Myotis macrodactylus 


Taxonomy [top]

Kingdom Phylum Class Order Family
Animalia Chordata Mammalia Chiroptera Vespertilionidae

Scientific Name: Myotis macrodactylus
Species Authority: (Temminck, 1840)
Common Name(s):
English Big-footed Myotis
Myotis macrodactylus Tiunov, 1997 subspecies continentalis
Myotis macrodactylus Tiunov, 1997 subspecies insularis
Taxonomic Notes: Woodman (1993) notes that many mammalian generic names ending in -otis use the wrong gender for specific names. If this advice is to be followed, the species name should be M. macrodactyla. The Chiroptera SG advise keeping the names as they are for now while a decision is still to be made on these.

Assessment Information [top]

Red List Category & Criteria: Least Concern ver 3.1
Year Published: 2008
Date Assessed: 2008-06-30
Assessor(s): Tsytsulina, K.
Reviewer(s): Hutson, A.M., Racey, P.A. (Chiroptera Red List Authority) & Temple, H. (Global Mammal Assessment Team)
Naturally rare, but has a wide and even spread across its range. There are no major threats to the species and hence it is listed as Least Concern.
Previously published Red List assessments:
2000 Lower Risk/least concern (LR/lc)
1996 Lower Risk/near threatened (LR/nt)

Geographic Range [top]

Range Description: This species is known from the Russian Far East, NE China, the Korean Peninsula, and Japan. In Japan, it is known from Honshu, Shikoku, Kyushu, Hokkaido, Sado Island, Tsushima Island, and a 1999 record from Tokunoshima Island (Abe et al., 2005).
Countries occurrence:
China; Japan; Korea, Democratic People's Republic of; Korea, Republic of; Russian Federation
Range Map: Click here to open the map viewer and explore range.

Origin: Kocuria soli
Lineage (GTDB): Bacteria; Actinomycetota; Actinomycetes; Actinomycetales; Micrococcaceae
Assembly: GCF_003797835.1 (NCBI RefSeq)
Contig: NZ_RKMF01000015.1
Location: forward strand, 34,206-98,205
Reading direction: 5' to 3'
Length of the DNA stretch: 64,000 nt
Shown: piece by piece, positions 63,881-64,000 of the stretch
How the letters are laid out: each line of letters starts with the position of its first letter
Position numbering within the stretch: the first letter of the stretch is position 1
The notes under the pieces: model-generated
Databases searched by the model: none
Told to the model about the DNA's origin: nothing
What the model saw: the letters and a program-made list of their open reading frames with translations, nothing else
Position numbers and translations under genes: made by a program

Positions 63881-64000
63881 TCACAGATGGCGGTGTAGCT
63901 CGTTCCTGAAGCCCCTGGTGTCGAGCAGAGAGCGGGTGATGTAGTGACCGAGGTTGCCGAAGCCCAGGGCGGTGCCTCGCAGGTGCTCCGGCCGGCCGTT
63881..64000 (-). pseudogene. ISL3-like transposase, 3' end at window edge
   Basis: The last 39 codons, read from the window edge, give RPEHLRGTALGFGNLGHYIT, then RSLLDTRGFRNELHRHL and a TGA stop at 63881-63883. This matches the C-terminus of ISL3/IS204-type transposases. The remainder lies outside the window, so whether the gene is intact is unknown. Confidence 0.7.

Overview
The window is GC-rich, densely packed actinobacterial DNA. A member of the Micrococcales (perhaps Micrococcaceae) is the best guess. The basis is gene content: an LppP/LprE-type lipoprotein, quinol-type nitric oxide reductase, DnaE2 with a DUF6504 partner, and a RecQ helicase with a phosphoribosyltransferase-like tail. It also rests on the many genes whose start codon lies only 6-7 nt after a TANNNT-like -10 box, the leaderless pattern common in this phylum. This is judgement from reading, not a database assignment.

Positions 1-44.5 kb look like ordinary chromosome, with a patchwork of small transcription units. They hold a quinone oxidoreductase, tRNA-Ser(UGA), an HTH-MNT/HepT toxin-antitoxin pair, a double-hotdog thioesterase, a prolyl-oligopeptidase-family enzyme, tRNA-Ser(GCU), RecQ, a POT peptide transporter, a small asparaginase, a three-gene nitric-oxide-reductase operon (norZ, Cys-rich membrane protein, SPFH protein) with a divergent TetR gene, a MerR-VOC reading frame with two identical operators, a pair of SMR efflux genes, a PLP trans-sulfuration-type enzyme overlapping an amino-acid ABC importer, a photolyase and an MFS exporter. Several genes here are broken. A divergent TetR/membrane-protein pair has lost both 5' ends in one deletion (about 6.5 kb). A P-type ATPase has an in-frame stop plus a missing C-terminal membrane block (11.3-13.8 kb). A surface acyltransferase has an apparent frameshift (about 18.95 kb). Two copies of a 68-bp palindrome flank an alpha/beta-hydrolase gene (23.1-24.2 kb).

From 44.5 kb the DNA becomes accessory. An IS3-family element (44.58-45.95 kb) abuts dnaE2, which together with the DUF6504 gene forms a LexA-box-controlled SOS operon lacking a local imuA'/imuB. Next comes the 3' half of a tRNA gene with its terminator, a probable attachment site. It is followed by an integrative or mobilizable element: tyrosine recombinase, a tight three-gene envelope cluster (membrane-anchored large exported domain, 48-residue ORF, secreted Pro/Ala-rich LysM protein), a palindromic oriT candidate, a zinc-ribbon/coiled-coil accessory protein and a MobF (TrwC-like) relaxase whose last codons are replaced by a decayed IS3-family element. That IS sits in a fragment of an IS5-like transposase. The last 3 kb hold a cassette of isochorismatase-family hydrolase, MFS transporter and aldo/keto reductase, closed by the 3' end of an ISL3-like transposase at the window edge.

Population [top]

Population: In continental part rare, but regulary found species. In Japan it is often found in groups of over 100 individuals.
Current Population Trend: Unknown
Additional data:
Population severely fragmented: No

Habitat and Ecology [top]

Habitat and Ecology: It is found in caves, as well as man-made structures (Abe et al., 2005). Roosts are close to water sourses. Often shares summer and winter roosts with other bat species. Hunt above fast rivers and coastal area. Prey on insects and other invertebrates in flight or catching from water surface.
Systems: Terrestrial

Threats [top]

Major Threat(s): There are no major threats throughout the species' range.

Conservation Actions [top]

Conservation Actions: In Russia and Japan occurs in some protected areas.

Citation: Tsytsulina, K. 2008. Myotis macrodactylus. The IUCN Red List of Threatened Species 2008: e.T14177A4415822. . Downloaded on 26 November 2015.
Disclaimer: To make use of this information, please check the <Terms of Use>.
Feedback: If you see any errors or have any questions or suggestions on what is shown on this page, please provide us with feedback so that we can correct or extend the information provided